Design your life to include more money, health and happiness with less stuff, space and energy.

Design your life to include more money, health and happiness with less stuff, space and energy.

Two Faced Apartment

When conceiving a space, the ergonomics of living are very important–i.e. designing a layout and orientation of rooms that accords with the way we live. But design does not live in a bubble. Construction and engineering considerations and costs inform and often shape the way a space is ultimately built. The Insider home by the Spanish architectural firm Elii is an interesting example of a home that tries to marry both smart living ergonomics and cost-efficient construction.

The Insider acts as either two studios or one larger home. The space’s footprint is long and narrow. At the center of the space is an amenity core, featuring two bathrooms, a shower, a tub, two kitchens, laundry and storage. There is a shared entranceway off the stairway that can be closed off or opened depending on how the space is to be used (two studios or one home). On each side of the core are open studio spaces. We imagine this design would be very cost efficient, allowing Elii to build one, central structure that serves two spaces; it also serves to centralize plumbing, sewage and electric, which are usually the most costly elements of construction.

On the core structure, facing each studio space are a series of garage-style doors. Depending on which doors are open, the rooms can serve different roles. Open one door to reveal a kitchen. Open another and a bed slides out.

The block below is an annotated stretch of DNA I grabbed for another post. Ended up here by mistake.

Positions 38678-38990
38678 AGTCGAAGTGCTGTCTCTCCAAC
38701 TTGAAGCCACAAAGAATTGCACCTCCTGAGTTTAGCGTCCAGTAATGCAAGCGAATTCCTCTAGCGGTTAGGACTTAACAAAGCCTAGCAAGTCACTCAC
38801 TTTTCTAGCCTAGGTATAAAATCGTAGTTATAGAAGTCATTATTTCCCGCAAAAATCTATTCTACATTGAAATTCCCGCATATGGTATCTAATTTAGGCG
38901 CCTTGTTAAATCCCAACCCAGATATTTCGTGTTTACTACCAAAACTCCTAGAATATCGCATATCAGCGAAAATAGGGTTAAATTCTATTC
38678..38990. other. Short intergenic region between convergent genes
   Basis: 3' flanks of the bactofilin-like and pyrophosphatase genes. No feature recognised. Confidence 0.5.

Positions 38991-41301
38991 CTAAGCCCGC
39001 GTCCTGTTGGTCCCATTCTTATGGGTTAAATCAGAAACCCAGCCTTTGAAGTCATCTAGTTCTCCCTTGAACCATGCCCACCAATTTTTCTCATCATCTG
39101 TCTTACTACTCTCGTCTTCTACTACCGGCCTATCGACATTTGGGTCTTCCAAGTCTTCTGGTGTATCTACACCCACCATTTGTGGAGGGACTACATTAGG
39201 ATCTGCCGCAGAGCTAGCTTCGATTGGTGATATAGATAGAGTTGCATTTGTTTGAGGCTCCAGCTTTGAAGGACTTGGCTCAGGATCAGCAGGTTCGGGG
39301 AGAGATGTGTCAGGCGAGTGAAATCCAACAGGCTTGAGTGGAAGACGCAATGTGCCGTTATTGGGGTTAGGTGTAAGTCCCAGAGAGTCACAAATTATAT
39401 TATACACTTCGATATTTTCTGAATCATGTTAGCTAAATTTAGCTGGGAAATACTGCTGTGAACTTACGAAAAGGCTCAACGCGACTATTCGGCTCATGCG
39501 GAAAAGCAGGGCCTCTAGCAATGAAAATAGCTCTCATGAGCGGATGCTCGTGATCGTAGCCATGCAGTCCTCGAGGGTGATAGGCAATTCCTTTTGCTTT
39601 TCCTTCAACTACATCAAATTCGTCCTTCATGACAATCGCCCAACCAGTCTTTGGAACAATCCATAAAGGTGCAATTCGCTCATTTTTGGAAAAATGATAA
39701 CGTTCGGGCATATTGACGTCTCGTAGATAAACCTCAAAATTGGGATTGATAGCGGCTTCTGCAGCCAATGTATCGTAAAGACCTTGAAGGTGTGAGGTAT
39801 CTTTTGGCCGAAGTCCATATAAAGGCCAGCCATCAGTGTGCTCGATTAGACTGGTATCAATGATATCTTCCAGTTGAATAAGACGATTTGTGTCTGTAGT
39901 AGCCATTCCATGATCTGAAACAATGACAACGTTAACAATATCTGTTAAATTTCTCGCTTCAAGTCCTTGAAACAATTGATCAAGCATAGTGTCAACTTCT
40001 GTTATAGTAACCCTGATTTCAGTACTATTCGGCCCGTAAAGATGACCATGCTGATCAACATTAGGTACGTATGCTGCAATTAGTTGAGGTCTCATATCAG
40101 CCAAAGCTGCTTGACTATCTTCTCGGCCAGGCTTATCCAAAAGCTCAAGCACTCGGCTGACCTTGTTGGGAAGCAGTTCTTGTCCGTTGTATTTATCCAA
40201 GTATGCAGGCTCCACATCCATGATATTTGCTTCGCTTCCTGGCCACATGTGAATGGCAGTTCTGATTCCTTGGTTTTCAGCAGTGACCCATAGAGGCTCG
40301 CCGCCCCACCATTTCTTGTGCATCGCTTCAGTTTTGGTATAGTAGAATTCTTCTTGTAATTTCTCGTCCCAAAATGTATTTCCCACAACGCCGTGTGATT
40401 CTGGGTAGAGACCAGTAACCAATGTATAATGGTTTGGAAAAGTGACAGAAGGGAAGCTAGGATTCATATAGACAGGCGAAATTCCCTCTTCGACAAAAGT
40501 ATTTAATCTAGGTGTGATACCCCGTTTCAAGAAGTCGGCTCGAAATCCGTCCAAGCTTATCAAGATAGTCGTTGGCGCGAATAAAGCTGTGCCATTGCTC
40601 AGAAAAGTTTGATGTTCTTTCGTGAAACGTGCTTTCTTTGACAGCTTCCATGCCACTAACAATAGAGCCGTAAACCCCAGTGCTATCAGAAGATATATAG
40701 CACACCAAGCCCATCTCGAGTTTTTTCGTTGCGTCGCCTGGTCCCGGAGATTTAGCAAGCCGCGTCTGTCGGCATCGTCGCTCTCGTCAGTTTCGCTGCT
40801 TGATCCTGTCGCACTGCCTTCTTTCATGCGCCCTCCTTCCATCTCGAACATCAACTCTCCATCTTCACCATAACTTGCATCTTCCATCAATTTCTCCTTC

Other innovative features include “an energy measurement system which translates into a chromatic code,” according to Elii. They continue:

Energy consumption is reflected in the lighting of the home. The access to each house is possible thanks to hotel-type key cards which control the secondary electric circuits. According to the domestic experiments performed*, all these devices allow one to save up to 30% in the electricity bill.

Our main question would be how much natural light penetrates the space? The layout shows two window openings on either side, but the space feels dark overall (this, of course, is a problem with any long space without windows in the center). But Elii definitely succeeded in designing a useable space that reduces construction costs and can be used effectively as one big space or two smaller ones.

  • Steve Stearns

    The layout of the floor plan is intriguing and I generally like it as I think it is functional and efficient. It has sort of a minimalist Japanese or Chinese influence to it. However, all the roll-down doors and the video itself, make it seem to me like one is living in prison cell in a high crime area. When one sees those metal roll-down doors, their typical function is too keep criminals out and intense storms. This may be functional and serve the needs of that particular area, but not an space I would consider as an option.

    • David Friedlander

      i agree, the aesthetic is a bit institutional. though i can’t find any evidence of it, i think this was done on a pretty lean budget, based on some of the materials and appliances i see. i suspect those type of doors are pretty inexpensive and get the job done.

  • Rebecca Cody

    So many of these tiny homes would only work for one person. I realize a lot of people do live alone these days, but I imagine there are couples who would like to live in a small space. That home, for example, with its’ roll-down doors, would give a measure of privacy between the living space and kitchen. I’d like that because my husband has TV on nonstop while I prefer to listen to books on CDs in the kitchen. But he also takes naps (we’re retired) and that rolling door would wake him every time.